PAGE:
He has also acted as a mentor and sounding board for the Careers Leader - using mentoring techniques such as open ended questioning has allowed Kevin to create a good working relationship with the school where they bounce ideas off of him as they develop their strategy.
The biggest success for Kevin has been supporting the school in bringing their careers strategy together.
He has also supported a 'Guess my job' event where he tapped into his network and organised the line-up of professionals from physicists, to an ex teacher, to a HR professional, an author and a financial sector professional. Kevin also got involved in one of the school’s careers fairs. This helped him to contextualise the activities taking place, but he still sees the biggest added value through the strategic skills he’s been able to bring in.
Abbie Rawlinson, Careers Leader at Furness Academy, says; 'Kevin has helped Furness Academy with a more cohesive strategic approach to career planning and delivery from year 7 to 11. Part of his role has developed to become a ‘critical friend’ style, quizzing and questioning and seeking rationale for planned activity and events. Kevin’s key focus has definitely been to ensure the organisation has progressed the Gatsby benchmarks collectively, keeping a firm focus on all benchmarks.'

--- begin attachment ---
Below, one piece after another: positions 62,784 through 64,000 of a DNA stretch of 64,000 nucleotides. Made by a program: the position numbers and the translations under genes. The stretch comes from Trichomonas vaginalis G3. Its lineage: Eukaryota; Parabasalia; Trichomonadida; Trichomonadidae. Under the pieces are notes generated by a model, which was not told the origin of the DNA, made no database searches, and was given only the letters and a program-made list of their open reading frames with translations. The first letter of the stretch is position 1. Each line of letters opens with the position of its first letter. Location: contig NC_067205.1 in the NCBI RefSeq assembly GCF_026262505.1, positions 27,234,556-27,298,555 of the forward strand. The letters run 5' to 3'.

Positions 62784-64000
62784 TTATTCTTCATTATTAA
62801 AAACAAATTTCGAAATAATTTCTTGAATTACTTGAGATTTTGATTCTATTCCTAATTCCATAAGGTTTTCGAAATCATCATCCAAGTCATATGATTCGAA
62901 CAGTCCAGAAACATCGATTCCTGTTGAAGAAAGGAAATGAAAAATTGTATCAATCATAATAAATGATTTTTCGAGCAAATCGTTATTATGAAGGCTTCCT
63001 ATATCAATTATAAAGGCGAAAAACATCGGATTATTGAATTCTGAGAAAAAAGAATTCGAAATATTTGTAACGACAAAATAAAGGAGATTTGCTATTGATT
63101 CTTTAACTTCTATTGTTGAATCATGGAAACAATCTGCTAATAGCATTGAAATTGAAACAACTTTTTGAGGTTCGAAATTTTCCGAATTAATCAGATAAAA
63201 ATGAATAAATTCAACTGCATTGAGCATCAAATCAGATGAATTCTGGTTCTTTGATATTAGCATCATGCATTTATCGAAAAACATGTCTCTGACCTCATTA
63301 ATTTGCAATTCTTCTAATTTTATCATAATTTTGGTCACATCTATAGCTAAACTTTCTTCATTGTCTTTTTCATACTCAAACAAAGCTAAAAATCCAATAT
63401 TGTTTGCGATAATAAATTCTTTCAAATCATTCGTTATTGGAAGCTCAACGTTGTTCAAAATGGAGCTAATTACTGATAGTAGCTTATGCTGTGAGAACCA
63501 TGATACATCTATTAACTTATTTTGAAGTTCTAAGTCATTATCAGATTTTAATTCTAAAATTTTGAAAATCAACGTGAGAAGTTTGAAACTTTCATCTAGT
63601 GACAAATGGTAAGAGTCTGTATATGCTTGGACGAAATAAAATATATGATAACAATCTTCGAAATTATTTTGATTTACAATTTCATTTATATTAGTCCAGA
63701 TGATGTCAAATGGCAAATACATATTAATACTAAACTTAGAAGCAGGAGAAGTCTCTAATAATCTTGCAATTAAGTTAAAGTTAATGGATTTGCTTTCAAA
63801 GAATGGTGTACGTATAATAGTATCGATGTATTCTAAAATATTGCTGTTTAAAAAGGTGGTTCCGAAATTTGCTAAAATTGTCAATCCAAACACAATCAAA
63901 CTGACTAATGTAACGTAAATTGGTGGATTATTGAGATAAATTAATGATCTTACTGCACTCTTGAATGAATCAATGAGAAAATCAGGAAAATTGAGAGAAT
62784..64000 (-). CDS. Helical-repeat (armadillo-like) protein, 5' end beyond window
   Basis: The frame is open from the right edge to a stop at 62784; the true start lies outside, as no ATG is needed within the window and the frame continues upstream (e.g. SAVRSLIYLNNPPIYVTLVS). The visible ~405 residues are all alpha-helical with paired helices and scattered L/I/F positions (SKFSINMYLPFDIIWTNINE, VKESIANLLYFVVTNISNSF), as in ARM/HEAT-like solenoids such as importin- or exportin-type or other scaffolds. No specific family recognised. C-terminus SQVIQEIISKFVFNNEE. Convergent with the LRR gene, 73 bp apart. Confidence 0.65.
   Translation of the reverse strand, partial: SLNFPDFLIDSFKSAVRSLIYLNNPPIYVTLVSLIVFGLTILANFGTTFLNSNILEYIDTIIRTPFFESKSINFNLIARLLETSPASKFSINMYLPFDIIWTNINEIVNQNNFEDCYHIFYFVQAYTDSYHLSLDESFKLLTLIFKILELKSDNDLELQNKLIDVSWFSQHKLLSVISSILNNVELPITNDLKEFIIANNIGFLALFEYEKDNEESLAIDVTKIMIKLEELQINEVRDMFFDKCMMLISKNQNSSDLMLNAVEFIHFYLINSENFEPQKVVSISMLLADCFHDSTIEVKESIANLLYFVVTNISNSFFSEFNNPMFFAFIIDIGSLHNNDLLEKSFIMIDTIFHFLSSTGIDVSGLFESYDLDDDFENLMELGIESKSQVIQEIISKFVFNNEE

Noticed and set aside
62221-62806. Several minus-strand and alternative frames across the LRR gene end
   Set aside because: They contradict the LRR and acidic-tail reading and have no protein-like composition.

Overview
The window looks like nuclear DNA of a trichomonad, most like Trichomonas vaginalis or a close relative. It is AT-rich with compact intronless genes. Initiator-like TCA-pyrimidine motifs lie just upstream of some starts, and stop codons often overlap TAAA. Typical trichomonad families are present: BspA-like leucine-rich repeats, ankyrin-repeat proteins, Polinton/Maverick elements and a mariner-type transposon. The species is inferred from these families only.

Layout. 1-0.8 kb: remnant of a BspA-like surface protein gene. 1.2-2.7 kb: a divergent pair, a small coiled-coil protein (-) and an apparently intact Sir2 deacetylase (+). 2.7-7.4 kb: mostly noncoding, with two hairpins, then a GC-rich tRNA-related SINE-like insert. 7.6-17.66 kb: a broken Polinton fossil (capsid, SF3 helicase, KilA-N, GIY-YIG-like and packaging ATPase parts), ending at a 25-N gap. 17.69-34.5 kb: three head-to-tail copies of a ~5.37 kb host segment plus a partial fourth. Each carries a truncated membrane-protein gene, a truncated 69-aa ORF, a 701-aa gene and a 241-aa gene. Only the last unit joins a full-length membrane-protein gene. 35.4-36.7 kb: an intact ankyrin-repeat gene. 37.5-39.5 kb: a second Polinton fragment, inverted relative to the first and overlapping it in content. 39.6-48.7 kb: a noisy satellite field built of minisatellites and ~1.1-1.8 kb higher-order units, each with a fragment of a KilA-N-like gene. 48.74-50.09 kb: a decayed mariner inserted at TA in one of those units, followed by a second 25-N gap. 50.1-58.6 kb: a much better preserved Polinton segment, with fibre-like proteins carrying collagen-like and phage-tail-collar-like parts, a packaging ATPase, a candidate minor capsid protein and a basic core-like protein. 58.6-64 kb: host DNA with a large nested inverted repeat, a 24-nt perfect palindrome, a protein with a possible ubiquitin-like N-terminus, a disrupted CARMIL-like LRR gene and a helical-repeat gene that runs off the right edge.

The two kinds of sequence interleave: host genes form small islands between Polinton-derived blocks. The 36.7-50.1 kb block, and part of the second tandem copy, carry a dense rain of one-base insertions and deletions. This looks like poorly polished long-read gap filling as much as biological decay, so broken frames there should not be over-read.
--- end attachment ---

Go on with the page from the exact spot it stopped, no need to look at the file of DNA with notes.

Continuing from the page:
Getting the schools website updated with the new careers activities, so that all students and parents can see the careers activities taking place, has been a major challenge. Kevin also sees the challenges that Careers Leaders are faced with; not only do they often have multiple roles in the school, but they are also tasked with securing buy-in to embed careers into the syllabus with curriculum leads and teachers, who also have a lot of responsibilities and are restricted by their duty to deliver the curriculum. Kevin has helped to tackle this by working with the Careers Leader on how to take a strategic approach to stakeholder buy-in.
Another challenge for schools is the sheer volume of initiatives that exist around careers; there is a constant output of new initiatives, reports and 'flavours of the month' relating to career activities and it can be overwhelming.